Last week's terrorist plot arrests in the UK have led officials there to mandate that laptops and other electronic devices be stored in the cargo holds of aircraft. This is a new reality that IT departments must work through carefully -- especially if similar rules are put into effect in the U.S.
Laptops may well be out of the control of traveling employees for a lot longer than they ever have been. For hours. The gravity of the situation is put into perspective by the fact that security firms have spent a lot of time coaching people on how to make sure their electronic devices don't disappear during the few seconds they are passing through airport scanners.
If corporate travelers need to be careful during those few seconds, the loss of control for hours has to be a big new worry for IT and other executives.
This, of course, is happening in a landscape in which laptops packed with important data seem to be disappearing as fast as Dell and Lenovo can build them. Without doubt, last week's events change the equation. Possible reactions to the new rules on the ground (actually, in the air) include stronger encryption and password protection and more limiting policies on what types of information leave the office.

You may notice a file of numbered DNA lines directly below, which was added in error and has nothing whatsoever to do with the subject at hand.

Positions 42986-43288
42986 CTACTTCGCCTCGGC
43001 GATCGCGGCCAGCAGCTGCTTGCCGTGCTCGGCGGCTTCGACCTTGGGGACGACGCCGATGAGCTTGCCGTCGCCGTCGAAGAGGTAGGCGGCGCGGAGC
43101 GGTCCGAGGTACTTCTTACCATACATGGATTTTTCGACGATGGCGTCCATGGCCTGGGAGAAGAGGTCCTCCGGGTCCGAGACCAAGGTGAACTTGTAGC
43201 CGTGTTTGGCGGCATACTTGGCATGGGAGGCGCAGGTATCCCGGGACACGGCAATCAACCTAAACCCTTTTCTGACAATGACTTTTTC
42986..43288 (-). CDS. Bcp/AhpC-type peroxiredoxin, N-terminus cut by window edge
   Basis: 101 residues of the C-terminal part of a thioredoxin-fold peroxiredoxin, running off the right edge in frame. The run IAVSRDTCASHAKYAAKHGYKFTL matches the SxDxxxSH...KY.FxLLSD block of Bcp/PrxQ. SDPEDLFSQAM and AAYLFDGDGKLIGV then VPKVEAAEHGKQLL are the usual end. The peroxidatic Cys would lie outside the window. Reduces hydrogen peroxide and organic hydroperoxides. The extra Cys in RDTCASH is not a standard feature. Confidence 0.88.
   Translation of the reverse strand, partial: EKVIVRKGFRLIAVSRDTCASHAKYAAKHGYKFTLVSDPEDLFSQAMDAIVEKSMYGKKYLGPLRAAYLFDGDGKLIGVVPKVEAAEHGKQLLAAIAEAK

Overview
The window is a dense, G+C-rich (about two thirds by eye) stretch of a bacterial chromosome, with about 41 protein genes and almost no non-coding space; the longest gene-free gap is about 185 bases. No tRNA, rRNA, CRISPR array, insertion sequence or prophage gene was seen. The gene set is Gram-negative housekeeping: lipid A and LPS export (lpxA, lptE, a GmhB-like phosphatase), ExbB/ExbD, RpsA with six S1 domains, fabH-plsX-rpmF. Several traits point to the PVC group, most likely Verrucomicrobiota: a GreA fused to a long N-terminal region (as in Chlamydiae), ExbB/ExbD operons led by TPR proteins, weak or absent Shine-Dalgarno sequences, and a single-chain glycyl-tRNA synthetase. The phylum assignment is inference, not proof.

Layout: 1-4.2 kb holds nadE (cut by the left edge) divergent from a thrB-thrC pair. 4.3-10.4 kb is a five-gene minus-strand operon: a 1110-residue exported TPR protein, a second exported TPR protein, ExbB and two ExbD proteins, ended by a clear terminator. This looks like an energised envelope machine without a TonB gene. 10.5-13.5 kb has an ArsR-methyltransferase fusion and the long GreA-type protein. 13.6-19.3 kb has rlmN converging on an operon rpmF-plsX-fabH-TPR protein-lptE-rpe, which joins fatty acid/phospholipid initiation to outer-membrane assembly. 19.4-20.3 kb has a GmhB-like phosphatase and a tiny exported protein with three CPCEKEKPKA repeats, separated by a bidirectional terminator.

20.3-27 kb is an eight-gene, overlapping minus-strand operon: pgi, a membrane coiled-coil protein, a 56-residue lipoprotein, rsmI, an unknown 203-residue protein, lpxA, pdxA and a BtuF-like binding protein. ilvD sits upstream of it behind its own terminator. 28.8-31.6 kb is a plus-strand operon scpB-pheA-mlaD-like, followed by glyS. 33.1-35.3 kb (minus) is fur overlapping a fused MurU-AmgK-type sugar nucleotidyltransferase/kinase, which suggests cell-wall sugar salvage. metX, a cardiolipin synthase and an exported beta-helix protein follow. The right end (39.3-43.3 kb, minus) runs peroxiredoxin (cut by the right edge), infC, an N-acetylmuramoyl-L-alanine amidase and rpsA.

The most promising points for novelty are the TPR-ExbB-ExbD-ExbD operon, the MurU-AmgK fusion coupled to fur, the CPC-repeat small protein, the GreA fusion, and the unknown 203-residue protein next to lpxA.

There are a lot of fine technologies that can help secure devices, but in the final analysis IT departments and the people to whom they report may have to resign themselves to re-evaluating the value versus risk scenario of loading sensitive data onto laptops.
What transpired in the UK should make American companies think even harder about the security of their employees' laptops. Of course, this goes for companies whose workers regularly fly in and out of the UK. Even those whose employees don't, however, should start thinking about the issue.